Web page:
A meeting entitled “Russia and the Islamic world” was held recently in Russia, with participants from some 20 Muslim-majority countries. Unlike other European countries, Islam is an indigenous religion in Russia, which is home to about 17 million Muslims, 12 percent of the total population. Russia has observer status in the Organization of Islamic Cooperation (OIC), which brings together 57 Muslim-majority states.
Moscow was eager to show these facts to the participants. The meeting was organized by a Russian think tank, the Group of Strategic Vision, created in 2006 by late Prime Minister Yevgeny Primakov.
The first part of the meeting was held in Grozny, the capital of Chechnya, the second in Kazan, the capital of Tatarstan, another autonomous republic in Russia, with a population that is about 50 percent Muslim. This gave participants a clear idea about Islam’s deep-rooted presence in Russia.
Twenty years ago, explosions and shattered buildings were the main theme of television news on Chechnya, so many participants thought they would see Grozny ruined by fighting and destruction. But they found an entirely reconstructed, modern city with wide boulevards, vast green parks, skyscrapers and luxury hotels. These are tangible aspects of today’s Chechnya.
A more interesting feature of the meeting was the intangible achievement that Chechnya carried out in the fields of post-conflict reconstruction and reconciliation. Reconstruction may be achieved with sufficient finance, while reconciliation needs foresight, dedication and perseverance.
After the dismemberment of the Soviet Union, several separatist movements emerged in Chechnya, which declared independence from Russia in 1992. Some were led by high-ranking Russian Army officers of ethnic Chechen origin. Moscow sent troops to crush the rebellion.
Cities in Chechnya and elsewhere in Russia were targeted by terrorist attacks, and many Russians lost loved ones and suffered damage to property. The Russian public expected perpetrators to be punished. Chechen rebel leaders were faced with a difficult dilemma: On one hand there was the Chechen people’s dedication to continue the war at all costs, on the other the mighty Russian army and a country bleeding to exhaustion.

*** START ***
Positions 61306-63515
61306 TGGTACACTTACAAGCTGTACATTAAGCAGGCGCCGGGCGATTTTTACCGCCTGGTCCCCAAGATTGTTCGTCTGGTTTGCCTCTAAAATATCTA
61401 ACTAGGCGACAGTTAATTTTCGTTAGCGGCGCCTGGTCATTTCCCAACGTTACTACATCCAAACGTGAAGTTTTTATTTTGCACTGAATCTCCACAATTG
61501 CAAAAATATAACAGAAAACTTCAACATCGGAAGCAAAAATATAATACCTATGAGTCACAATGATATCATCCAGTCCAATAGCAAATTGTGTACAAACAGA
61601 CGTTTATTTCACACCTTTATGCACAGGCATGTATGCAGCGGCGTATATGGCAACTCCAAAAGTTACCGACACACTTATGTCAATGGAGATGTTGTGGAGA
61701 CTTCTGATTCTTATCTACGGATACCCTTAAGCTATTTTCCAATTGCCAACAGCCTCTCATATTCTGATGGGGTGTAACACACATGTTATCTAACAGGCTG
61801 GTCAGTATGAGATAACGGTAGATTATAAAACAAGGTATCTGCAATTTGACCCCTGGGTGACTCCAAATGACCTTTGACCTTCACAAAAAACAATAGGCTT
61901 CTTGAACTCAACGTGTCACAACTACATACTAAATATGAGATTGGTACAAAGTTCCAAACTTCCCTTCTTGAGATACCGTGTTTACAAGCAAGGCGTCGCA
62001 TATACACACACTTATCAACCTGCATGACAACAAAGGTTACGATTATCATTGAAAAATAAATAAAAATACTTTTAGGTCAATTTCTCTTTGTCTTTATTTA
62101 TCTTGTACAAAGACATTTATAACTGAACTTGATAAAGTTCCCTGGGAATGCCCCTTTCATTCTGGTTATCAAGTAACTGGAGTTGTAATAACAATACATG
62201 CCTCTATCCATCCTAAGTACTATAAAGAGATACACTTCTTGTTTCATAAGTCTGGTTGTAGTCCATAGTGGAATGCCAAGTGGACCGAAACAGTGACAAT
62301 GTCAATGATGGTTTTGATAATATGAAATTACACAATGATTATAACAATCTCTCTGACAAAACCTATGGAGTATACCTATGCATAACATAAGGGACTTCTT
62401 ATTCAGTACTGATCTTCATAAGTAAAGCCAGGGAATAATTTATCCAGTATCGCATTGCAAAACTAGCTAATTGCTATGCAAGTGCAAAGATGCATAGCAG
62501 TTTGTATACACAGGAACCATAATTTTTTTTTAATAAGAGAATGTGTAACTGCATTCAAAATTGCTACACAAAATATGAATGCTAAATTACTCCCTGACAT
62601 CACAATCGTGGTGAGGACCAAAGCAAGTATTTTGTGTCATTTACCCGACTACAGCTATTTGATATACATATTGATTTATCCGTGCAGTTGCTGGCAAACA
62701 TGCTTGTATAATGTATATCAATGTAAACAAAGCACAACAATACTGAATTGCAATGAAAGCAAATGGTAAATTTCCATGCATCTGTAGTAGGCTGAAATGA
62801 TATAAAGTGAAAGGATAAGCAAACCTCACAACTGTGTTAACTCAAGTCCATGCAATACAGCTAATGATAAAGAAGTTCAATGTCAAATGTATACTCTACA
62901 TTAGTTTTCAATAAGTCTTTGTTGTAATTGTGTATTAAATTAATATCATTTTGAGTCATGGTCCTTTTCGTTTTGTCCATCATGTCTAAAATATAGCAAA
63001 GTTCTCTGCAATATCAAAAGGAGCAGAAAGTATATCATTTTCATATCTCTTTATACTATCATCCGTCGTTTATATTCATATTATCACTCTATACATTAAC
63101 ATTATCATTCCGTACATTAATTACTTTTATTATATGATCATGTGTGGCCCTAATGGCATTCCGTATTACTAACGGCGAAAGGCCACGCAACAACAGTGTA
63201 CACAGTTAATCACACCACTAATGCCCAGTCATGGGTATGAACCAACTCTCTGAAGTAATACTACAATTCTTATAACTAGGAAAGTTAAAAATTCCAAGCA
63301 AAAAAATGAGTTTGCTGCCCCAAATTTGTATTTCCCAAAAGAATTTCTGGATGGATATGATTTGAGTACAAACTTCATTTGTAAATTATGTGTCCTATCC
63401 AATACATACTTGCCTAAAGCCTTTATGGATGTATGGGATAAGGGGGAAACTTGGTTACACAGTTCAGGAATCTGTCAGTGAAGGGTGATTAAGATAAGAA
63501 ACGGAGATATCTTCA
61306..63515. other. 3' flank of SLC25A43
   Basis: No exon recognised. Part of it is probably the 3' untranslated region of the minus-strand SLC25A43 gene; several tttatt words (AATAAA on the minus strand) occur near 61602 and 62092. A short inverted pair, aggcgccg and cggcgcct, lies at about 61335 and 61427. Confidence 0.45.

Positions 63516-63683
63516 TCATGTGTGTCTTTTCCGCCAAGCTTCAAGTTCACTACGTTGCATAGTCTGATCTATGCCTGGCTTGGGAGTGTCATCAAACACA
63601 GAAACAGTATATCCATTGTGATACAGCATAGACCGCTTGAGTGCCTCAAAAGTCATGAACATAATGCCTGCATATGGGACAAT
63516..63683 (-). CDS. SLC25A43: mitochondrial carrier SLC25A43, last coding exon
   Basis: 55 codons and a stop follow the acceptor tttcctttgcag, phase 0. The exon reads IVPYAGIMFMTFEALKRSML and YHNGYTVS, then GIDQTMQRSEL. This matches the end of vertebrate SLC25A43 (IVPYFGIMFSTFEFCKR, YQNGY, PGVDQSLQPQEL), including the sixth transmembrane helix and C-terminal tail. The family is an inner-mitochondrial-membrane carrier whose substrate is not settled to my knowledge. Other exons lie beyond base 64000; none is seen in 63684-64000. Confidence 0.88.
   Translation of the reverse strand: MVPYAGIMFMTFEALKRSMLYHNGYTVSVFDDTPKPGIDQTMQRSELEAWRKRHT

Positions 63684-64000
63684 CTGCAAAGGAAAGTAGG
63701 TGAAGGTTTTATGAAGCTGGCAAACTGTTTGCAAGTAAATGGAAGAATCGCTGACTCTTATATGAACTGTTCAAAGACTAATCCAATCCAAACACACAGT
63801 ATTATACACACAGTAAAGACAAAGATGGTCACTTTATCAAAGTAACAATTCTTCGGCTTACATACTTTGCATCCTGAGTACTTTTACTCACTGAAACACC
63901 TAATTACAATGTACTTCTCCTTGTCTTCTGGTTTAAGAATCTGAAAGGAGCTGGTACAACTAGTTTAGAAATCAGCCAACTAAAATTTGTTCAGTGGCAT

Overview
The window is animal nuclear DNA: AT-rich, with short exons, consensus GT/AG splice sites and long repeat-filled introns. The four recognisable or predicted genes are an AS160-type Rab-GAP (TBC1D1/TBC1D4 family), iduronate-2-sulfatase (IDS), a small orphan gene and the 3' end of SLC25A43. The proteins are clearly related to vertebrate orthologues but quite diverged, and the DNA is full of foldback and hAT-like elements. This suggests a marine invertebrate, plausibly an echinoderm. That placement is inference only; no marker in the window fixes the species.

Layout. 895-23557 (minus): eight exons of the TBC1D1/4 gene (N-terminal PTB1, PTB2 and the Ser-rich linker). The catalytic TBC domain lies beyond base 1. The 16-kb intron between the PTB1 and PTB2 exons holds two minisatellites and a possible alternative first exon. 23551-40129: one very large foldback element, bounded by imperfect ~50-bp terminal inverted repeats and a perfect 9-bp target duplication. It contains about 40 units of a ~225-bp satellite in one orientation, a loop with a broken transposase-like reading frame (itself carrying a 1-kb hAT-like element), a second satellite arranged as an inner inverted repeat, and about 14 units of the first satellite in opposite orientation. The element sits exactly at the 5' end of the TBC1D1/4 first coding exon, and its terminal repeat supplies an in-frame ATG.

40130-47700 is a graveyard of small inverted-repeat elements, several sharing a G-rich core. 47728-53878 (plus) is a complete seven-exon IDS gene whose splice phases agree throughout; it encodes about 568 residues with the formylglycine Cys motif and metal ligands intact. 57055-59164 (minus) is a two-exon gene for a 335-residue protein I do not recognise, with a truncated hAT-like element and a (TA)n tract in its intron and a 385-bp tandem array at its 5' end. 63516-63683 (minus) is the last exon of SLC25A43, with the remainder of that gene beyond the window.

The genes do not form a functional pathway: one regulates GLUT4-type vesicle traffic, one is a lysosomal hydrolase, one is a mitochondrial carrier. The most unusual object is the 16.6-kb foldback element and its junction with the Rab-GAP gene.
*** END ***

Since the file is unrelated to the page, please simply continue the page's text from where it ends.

Chechen officials put the death toll at 160,000 during the first and second Chechen wars, in 1995-1996 and 1999-2006 respectively. This corresponds to 15 percent of Chechnya’s population. Hundreds of thousands were orphaned or widowed, and suffered untold hardship. Entire districts were razed to the ground.
These hard facts pushed leaders to compromise. A peace treaty was signed in 1997 between then-Russian President Boris Yeltsin and Chechen leader Aslan Mashkhadov, but it did not stop the unrest.
In 2003, Akhmed Kadyrov, the grand mufti of Chechnya who once fought against the Russian Army, was elected Chechen president. He enjoyed Russian President Vladimir Putin’s trust, but was assassinated in an explosion during an official ceremony. The title “Hero of the Russian Federation” was posthumously bestowed on him.
His son Ramzan Kadyrov became Chechen prime minister and later head of Chechnya. Moscow and Grozny were able to cooperate more smoothly from then on. An ambitious plan was drawn up in 2006 to reconstruct destroyed infrastructure and buildings, implemented with strong Russian financial support.
Some 82 percent of Chechnya’s 2017 budget is subsidized by the federal government. Grozny, which looked like a ghost city several years ago, has been the safest city in Russia for three consecutive years. Chechnya has enjoyed relative calm for more than 10 years, creating an enormous peace dividend.
Ramzan took an additional step in the post-conflict era to settle family feuds among groups who found themselves on opposing sides at various stages of infighting. He sent messengers to remote villages to set aside differences, settling some 1,500 family feuds.
But there are still gigantic problems to overcome. Unemployment, down from 67 percent in 2006 to 21.5 percent in 2014, is still very high. Foreign investors are hesitant to invest in Chechnya. Their hesitancy will disappear if stability is maintained.
There are several “best practices” in the world to serve as a model for ongoing crises in many parts of the Islamic world. The Chechen example is one of them, both for post-conflict reconstruction and reconciliation.
Yasar Yakis is a former foreign minister of Turkey and founding member of the ruling Justice and Development Party (AKP).